Frost set to TRIGGER Article 16: UK refuses to back down in EU Brexit row

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The UK Government and EU are set for a collision course as intense negotiations start again in London this week. The EU has already conceded that checks on products like sausages or medicines will not have to take place between Northern Ireland and mainland Britain.

But it is still trying to keep its power over Ulster with a demand that any dispute over the protocol is resolved by its court ‑ the ECJ ‑ rather than a neutral body.

A UK Government source said: “The talks this week were constructive and we’ve heard some things from the EU that we can work with ‑ but the reality is that we are still far apart on the big issues, especially governance.

“There’s been plenty of speculation about governance this week but our position remains unchanged: the role of the European Court of Justice in resolving disputes between the UK and EU must end.

“We need to see real progress soon rather than get stuck in a process of endless negotiation because the issues on the ground in Northern Ireland haven’t gone away.

“Whether we’re able to establish that momentum soon will help us determine if we can bridge the gap or if we need to use Article 16 to safeguard the Belfast (Good Friday) Agreement”.

The UK team will be headed by Lord Frost who successfully negotiated the post-Brexit trade deal.

It is understood that while there was common ground in some areas, there were still substantial gaps on what were seen as fundamental issues mainly surrounding governance.

After officials wrangle over details early in the week, Brexit minister Lord Frost and EU Commission Vice President Sefcovic are then due to meet in person in Westminster for talks at the end.

The two leaders will take stock and assess progress so far.

The protocol, which was agreed by the EU and UK to maintain a free-flowing land border on the island of Ireland, has created a series of economic barriers on the movement of goods from Great Britain to Northern Ireland.

Measures proposed by the EU would see an 80 percent reduction in checks envisaged for retail agri-food products arriving in Northern Ireland from Great Britain.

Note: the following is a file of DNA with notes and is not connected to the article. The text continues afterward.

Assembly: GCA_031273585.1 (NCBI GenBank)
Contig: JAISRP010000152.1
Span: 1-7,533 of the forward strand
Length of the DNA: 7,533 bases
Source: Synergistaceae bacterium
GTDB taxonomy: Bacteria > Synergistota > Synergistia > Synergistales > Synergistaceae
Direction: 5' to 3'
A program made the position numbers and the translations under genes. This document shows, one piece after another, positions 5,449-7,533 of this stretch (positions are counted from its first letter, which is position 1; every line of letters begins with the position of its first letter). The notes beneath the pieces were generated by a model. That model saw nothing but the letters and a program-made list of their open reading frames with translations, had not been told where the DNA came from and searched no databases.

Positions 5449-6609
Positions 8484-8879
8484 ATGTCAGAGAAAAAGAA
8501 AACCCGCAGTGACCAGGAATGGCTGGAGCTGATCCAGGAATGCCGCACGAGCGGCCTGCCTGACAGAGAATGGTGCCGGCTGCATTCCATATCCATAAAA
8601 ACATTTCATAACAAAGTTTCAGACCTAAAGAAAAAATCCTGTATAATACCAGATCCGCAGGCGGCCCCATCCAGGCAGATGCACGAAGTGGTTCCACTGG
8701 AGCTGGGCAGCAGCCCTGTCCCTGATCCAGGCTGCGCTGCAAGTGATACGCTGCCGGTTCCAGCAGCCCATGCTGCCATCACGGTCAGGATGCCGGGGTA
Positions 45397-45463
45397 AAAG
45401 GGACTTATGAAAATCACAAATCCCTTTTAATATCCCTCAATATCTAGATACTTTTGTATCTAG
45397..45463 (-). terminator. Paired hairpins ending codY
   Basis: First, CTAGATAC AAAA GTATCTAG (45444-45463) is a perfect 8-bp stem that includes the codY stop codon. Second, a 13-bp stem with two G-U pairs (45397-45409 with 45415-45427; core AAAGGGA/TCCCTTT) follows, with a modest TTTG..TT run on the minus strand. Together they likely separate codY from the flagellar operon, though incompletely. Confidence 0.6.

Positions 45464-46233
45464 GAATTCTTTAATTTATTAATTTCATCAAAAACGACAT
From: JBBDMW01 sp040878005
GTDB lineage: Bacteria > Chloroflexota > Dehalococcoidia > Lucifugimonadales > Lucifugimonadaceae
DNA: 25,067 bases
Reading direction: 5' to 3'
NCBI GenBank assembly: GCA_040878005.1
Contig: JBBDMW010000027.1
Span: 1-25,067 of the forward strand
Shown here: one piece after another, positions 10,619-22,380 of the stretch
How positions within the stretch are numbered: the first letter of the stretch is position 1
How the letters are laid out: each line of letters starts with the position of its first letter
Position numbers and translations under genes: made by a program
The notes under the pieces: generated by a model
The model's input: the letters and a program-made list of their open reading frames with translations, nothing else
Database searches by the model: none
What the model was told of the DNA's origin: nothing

The proposed changes also remove the prospect of certain British produce, including Cumberland sausages, being banned from export to the region.

The EU plan to ease the resultant trade friction also includes a 50 percent reduction in customs paperwork required.

And more products and companies would be exempt from customs tariffs as a result of expanding trusted trader arrangements and a concept that differentiates between goods destined for Northern Ireland and those “at risk” of onward transportation into the Irish Republic.

The EU has also offered to legislate to ensure no disruption to the supply line of medicines from Great Britain to Northern Ireland.

Under the terms of the protocol, which was agreed by the UK and EU as part of the 2020 Withdrawal Agreement, the ECJ would be the final arbitrator in any future trade dispute between the two parties on the operation of the protocol.

UK Government sources said that the protocol agreement was in effect forced upon the UK because of the logjam created in Parliament by Remainers and the problems faced by Theresa May’s government.

The UK now wants to remove that provision and replace it with an independent arbitration process.

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